Of course, Democrats — and pundits — have underestimated Trump before, most notably in 2016.
His candidacy was treated as a self-promotional gambit or a joke in many places. The Huffington Post at one point ostentatiously announced it would move coverage of his bid to the “Entertainment” section of its website. Various Democrats declared that Trump had no chance of winning.
Everyone knows how that turned out.
Now, however, the argument that Trump is the weakest link has several new threads.
Firstly, even though the former president retains the fervent support of his base, he is unpopular with the public at large.
An Economist-YouGov poll conducted from Nov. 13-15 found that Trump was viewed favorably by 77 percent of Republican voters but by only 41 percent of the overall population. Fifty-two percent of all adults had an unfavorable view of him — notably higher than the other potential GOP contenders the poll tested.
Secondly, the defeat of high-profile Trump-backed candidates in the midterms has strengthened the argument of those who believe the former president is an electoral liability.
Senate and gubernatorial candidates endorsed by Trump, including Mehmet Oz and Doug Mastriano in Pennsylvania, Blake Masters and Kari Lake in Arizona and Don Bolduc in New Hampshire all lost. The fate of another prominent endorsee, former football star Herschel Walker, will be decided in Georgia’s December 6 Senate runoff.
Then there is Trump’s relationship to the festering legacy of Jan. 6, 2021, the darkest day in recent American history. Even the Journal’s reliably conservative editorial page acknowledged that “the deadly riot will forever stain his legacy.”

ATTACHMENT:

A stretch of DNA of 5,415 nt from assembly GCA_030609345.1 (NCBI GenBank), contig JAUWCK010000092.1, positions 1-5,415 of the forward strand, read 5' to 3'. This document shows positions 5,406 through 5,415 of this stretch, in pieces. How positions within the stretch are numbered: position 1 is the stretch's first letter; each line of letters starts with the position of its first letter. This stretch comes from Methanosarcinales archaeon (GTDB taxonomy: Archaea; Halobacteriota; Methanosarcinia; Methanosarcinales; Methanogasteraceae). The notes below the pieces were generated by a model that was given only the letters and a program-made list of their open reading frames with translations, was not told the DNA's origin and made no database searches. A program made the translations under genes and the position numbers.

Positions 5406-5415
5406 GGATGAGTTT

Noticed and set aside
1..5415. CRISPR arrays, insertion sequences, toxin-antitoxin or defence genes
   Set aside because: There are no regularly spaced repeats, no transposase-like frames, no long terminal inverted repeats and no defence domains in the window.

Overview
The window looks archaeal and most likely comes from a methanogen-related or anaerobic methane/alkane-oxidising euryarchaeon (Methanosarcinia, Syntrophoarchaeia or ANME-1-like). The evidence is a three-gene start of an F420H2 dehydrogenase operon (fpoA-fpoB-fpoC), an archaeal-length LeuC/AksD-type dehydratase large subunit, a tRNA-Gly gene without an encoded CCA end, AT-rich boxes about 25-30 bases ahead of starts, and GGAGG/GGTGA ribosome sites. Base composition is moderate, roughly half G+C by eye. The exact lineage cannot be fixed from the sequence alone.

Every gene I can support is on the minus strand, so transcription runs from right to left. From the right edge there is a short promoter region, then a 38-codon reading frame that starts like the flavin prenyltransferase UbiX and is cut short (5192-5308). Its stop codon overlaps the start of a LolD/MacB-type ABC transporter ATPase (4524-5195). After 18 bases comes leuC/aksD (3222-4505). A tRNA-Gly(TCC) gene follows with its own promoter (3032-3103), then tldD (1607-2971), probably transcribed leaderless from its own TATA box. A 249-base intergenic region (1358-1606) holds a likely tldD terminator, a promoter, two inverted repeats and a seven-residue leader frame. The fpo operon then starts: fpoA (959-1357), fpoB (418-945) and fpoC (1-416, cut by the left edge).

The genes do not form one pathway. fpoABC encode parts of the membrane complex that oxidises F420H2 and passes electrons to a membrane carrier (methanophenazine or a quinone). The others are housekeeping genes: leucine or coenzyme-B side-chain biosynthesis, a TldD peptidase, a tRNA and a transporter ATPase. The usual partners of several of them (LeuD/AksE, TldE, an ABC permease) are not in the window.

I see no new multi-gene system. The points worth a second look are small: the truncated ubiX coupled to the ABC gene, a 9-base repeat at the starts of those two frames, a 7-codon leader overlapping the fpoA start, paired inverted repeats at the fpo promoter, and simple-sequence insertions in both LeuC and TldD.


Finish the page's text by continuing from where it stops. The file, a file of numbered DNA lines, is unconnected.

The Capitol insurrection is just one of the factors contributing to Trump’s sea of legal woes.
Attorney General Merrick Garland recently appointed a special counsel, Jack Smith, to take over the investigation into events surrounding Jan. 6, as well as the separate probe into sensitive documents found at Mar-a-Lago.
Either of those investigations could result in a criminal indictment for Trump.
A probe in Georgia looking into efforts by Trump and his allies to overturn the 2020 result in that state could also be damaging. Meanwhile, New York Attorney General Letitia James (D) is moving forward with a massive civil suit targeting the Trump Organization.
Put it all together — and add in those voters who have simply grown weary of Trump-fueled chaos — and it’s easy to see why Democrats and some Republicans find it hard to see a path for the former president to win the White House back.
“I think we would all like Donald Trump to run again,” former Virginia Gov. Terry McAuliffe (D) recently told Gray Television.
“Trump has significant negatives that make it very difficult for him to win a majority of the vote,” Republican pollster Glen Bolger told this column.
For all that, however, Trump remains the leading candidate in polls of the potential GOP 2024 field.
It looks like the Democrats might get their wish — and then they will find out if they should, again, have been careful what they wished for.
The Memo is a reported column by Niall Stanage.